- Hale 1983, p. 63; Harrington 2007, p. 5
- Morley 1976, p. 7; Hale 1983, pp. 63–64
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- Harrington 2007, p. 11; Walton 2010, p. 70
- Harris 1980, pp. 54–55; Rutton 1893, p. 229
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- Harris 1980, p. 68
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- Harris 1980, p. 80; Rutton 1895, p. 244; Saunders 1989, p. 46
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- Rutton 1895, p. 248
- Rutton 1895, p. 247
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- Harris 1980, p. 81; Rutton 1895, p. 249
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- Rutton 1895, p. 250
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- Harrington 2007, p. 51; Ashton 1994, p. 442; Elvin 1894, pp. 110–111; Rutton 1895, p. 250
- Rutton 1895, p. 251
- Rutton 1895, p. 248; Tomlinson 1973, p. 6
- Rutton 1895, p. 251; Tomlinson 1973, p. 6
- Harris 1980, p. 81; Sutcliffe 1973, p. 55
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- Harris 1980, p. 66
- Harris 1980, pp. 73, 77
- Harris 1980, p. 77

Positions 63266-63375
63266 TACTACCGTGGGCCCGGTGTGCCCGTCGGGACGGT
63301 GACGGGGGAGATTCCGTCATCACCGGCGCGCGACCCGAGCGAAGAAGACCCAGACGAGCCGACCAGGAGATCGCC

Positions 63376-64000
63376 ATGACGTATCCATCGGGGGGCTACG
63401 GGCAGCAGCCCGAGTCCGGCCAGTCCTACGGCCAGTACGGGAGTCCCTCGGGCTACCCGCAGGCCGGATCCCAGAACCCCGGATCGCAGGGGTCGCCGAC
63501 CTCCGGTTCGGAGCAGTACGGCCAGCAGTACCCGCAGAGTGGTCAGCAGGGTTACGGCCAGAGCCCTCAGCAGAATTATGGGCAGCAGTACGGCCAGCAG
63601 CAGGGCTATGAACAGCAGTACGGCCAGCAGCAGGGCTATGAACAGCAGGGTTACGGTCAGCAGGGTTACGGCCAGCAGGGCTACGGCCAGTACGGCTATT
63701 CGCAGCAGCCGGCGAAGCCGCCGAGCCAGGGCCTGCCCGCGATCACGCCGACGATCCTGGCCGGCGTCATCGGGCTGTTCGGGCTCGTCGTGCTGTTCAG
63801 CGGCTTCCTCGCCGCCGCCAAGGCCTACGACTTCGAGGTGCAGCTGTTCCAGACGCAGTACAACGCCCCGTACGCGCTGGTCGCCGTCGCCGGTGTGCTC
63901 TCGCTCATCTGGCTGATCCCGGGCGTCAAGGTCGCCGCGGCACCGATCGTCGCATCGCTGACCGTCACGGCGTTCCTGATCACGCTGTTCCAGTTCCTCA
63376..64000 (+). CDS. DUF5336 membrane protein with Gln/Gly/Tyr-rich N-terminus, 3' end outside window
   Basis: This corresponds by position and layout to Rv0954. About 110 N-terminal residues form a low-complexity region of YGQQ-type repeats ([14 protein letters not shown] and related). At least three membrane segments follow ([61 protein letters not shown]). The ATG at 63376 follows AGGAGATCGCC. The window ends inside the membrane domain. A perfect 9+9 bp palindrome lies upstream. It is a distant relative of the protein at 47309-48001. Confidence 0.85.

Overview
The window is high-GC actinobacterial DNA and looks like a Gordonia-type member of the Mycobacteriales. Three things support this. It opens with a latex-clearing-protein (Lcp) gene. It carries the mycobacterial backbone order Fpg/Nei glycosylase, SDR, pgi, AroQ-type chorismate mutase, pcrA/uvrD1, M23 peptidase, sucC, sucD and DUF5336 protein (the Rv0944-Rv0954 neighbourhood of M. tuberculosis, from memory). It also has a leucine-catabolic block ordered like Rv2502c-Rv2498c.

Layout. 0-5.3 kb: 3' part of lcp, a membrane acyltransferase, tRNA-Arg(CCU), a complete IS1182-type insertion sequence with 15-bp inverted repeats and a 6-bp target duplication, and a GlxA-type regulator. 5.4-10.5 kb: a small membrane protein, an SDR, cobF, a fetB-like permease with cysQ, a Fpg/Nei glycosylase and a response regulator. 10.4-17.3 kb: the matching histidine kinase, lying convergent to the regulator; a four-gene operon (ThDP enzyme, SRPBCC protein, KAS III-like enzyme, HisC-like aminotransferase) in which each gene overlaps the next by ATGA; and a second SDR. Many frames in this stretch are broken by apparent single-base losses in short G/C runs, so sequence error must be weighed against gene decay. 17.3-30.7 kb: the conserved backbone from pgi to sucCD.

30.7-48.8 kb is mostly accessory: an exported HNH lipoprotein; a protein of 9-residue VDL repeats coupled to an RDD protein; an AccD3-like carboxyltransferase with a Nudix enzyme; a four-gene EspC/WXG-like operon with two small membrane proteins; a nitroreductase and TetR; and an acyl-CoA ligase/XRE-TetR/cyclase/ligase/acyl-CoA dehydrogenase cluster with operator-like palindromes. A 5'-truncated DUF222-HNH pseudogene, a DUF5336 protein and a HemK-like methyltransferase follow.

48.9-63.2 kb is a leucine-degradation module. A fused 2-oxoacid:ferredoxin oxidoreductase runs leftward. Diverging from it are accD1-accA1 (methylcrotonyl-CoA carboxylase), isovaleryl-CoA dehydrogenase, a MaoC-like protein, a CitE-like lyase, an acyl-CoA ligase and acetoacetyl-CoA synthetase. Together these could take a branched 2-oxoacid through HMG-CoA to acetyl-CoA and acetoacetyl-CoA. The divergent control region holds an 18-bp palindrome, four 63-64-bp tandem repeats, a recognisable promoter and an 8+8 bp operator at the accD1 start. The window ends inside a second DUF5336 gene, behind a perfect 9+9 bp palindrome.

- Harris 1980, pp. 73, 77, 81–82
- Harris 1980, p. 56
- Harris 1980, pp. 84–85
- Harris 1980, p. 73
- Harris 1980, pp. 54, 60, 6
- Harris 1980, p. 82
- Harris 1980, pp. 82, 86
- Harris 1980, pp. 70–72
- Tapete et al. 2013, p. 456; Rutton 1893, p. 253; Harris 1980, p. 54
- Rutton 1893, p. 253; Harris 1980, p. 54
- Harris 1980, p. 54; Harper 1914, pp. 316-217
- Lawrence H. Officer; Samuel H. Williamson (2014), "Five Ways to Compute the Relative Value of a UK Pound Amount, 1270 to Present", MeasuringWorth, retrieved 29 May 2015
- Tapete et al. 2013, p. 456; Harris 1980, p. 54
- Harris 1980, pp. 53, 86
- Harris 1980, pp. 53, 56, 86
- Clements 2011, p. 55
- "Burglar Fails to Break into Geoffrey Boot's Sandgate Castle Home", Dover Express, archived from the original on 19 November 2015, retrieved 19 November 2015; "Colourful Past of new MKH Baron Boot", Chad, archived from the original on 19 November 2015, retrieved 19 November 2015
- English Heritage, "Sandgate Castle, Sandgate", British Listed Buildings, retrieved 19 November 2015
- Rutton 1893, p. 228
- Harrington 2007, p. 18; Rutton 1893, p. 228